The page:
Linear Regression with Perceptron Using the PyTorch Library in Python – News Couple
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# Linear Regression with Perceptron Using the PyTorch Library in Python

## Linear Regression Overview

“Without understanding the engine, building or working a car is just playing with metal”

This seems to be true in almost all areas of life, without the basics; Creation and innovation simply are not possible. In this guide, we will understand what it is linear regression And how can we implement it using neural networks. The main unit of any neural network – simple or complex – is the neuron. A neural network that contains a single neuron is called “visual sense”. It was founded by Frank Rosenblatt at Cornell Flight Laboratory in 1958. Therefore, it has been around for more than 60 years.

During the current rise in real-world deep learning applications, the use of dense neural networks has grown with respect to sensory range but that does not mean that it is still uncommon. Here, we will look at the theory as well as the code for constructing a perceptron to solve a linear regression problem using PyTorch.

Pytorch is a framework designed and developed by Facebook to easily develop artificial intelligence and machine learning code using tensor computations. It is one of the top 3 frameworks for developing deep learning applications and models. Pytorch is a Python package that offers two high-level features:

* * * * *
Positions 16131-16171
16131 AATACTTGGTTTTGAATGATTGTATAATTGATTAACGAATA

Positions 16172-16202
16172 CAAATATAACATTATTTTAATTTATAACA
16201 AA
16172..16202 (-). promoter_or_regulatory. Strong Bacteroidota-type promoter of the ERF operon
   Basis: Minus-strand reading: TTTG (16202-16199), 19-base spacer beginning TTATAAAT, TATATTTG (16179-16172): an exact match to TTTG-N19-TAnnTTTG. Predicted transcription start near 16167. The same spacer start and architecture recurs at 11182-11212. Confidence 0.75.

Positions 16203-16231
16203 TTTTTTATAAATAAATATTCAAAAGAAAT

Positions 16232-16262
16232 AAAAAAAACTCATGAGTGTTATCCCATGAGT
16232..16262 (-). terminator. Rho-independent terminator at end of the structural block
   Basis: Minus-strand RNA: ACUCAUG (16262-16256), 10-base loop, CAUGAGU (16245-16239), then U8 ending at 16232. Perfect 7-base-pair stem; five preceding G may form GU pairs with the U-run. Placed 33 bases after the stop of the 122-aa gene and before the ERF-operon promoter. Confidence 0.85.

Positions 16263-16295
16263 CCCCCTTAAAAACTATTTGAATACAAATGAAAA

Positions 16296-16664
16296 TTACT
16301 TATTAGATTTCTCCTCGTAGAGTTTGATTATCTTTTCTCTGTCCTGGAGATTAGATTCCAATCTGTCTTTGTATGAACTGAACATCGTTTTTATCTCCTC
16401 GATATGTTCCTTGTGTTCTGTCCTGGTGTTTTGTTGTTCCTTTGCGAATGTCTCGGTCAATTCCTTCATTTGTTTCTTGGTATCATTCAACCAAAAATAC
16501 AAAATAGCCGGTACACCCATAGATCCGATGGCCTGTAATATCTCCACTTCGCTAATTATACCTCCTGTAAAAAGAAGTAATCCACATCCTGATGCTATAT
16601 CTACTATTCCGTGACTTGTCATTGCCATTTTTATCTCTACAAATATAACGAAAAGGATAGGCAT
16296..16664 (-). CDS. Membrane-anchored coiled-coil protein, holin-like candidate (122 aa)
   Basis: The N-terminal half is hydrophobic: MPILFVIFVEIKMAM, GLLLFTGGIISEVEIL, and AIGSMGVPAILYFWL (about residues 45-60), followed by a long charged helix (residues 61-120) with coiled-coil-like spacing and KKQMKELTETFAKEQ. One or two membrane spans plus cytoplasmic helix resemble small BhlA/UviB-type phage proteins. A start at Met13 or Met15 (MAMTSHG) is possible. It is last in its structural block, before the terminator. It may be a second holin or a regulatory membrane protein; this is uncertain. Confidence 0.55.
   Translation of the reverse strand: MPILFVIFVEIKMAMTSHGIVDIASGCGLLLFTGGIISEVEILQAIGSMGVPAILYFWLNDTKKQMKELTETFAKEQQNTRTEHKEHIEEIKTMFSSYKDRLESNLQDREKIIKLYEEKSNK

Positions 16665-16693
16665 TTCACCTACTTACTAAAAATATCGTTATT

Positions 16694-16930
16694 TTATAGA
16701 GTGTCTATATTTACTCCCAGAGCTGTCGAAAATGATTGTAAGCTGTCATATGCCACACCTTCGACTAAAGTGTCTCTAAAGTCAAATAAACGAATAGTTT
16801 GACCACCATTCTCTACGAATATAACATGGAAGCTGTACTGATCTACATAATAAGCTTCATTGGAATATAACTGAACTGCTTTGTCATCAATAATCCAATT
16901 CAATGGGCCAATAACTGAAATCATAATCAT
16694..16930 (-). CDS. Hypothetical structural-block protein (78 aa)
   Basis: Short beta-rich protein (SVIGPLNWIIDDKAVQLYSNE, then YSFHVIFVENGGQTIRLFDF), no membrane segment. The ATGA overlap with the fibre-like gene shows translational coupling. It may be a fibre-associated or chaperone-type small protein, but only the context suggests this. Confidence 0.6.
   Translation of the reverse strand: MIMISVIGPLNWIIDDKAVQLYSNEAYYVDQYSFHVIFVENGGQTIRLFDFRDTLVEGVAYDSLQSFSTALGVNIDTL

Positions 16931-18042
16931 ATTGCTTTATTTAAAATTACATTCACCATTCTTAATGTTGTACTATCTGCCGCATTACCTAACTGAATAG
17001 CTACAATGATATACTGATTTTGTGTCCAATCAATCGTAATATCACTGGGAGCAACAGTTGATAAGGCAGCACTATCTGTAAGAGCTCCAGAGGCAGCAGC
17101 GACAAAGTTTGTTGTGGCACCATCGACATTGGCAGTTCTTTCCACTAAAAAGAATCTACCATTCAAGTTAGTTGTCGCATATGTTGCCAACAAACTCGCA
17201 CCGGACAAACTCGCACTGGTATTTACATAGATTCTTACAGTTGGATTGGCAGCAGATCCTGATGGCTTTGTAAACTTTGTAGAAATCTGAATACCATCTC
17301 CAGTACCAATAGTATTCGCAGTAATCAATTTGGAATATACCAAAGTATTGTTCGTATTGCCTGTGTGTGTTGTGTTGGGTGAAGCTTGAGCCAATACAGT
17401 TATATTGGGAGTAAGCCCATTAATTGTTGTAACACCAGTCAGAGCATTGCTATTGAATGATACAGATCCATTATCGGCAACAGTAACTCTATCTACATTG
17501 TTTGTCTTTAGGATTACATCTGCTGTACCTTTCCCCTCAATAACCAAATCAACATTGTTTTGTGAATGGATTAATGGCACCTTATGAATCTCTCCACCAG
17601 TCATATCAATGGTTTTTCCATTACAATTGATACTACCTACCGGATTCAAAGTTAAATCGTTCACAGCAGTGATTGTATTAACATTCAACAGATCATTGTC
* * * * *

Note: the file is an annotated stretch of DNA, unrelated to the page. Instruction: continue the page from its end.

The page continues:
• Tensor computalar to NumPy) with strong support for GPU acceleration.
• Deep neural networks are based on the tape-based autograd system (one of the methods for calculating automatic gradients).

## Terms Related to Linear Regression with Perceptron

tensor: Tensor is an array, a multidimensional array that stores data just like any other data structure. The set of stored values ​​can be easily accessed through indexing. For a better reference, think of tensors in a more creative way with this series of Structure Increasing Complexity. scalar -> vector -> matrix -> tensor

More powerful: The process of changing certain values ​​to get a completely better result.

Loss: The difference between actual and expected output is called ‘loss’. The term refers to the value that must be reduced to obtain the best optimized model.

Worker: The input values ​​we already have as data to model are called on the variables. The values ​​have already been defined at the time of training and inference (evaluation/testing).

Weights: The coefficient values ​​associated with the linear equation and optimized during training to reduce loss are called model weights. These along with bias are also known as model parameters.

bias The constant value used in the linear equation to manage the vertical position of the line above the Cartesian plane. Also called the “y-intercept” (the point where the linear regression line will intersect the y-axis)

## Code in Pytorch for Linear Regression with Perceptron

Before we start anything, you should know that the python package we use in PyTorch is: ‘torch’. The first and foremost thing for any project is to know the basic libraries and packages that will help you in the successful and smart implementation of the project. In our case, other than flame, we will use numbe for mathematical calculation and Matplotlib for visualization.

#### 1. Import libraries and create dataset

```import numpy as np
import matplotlib.pyplot as plt
import torch```

The dataset is created using NumPy arrays.

```x_train = np.array ([[4.7], [2.4], [7.5], [7.1], [4.3],
[7.8], [8.9], [5.2], [4.59], [2.1],
, , [7.5], , ,
, [5.2], [4.9], , [4.7],
, [4.8], [3.5], [2.1], [4.1]],
dtype = np.float32)```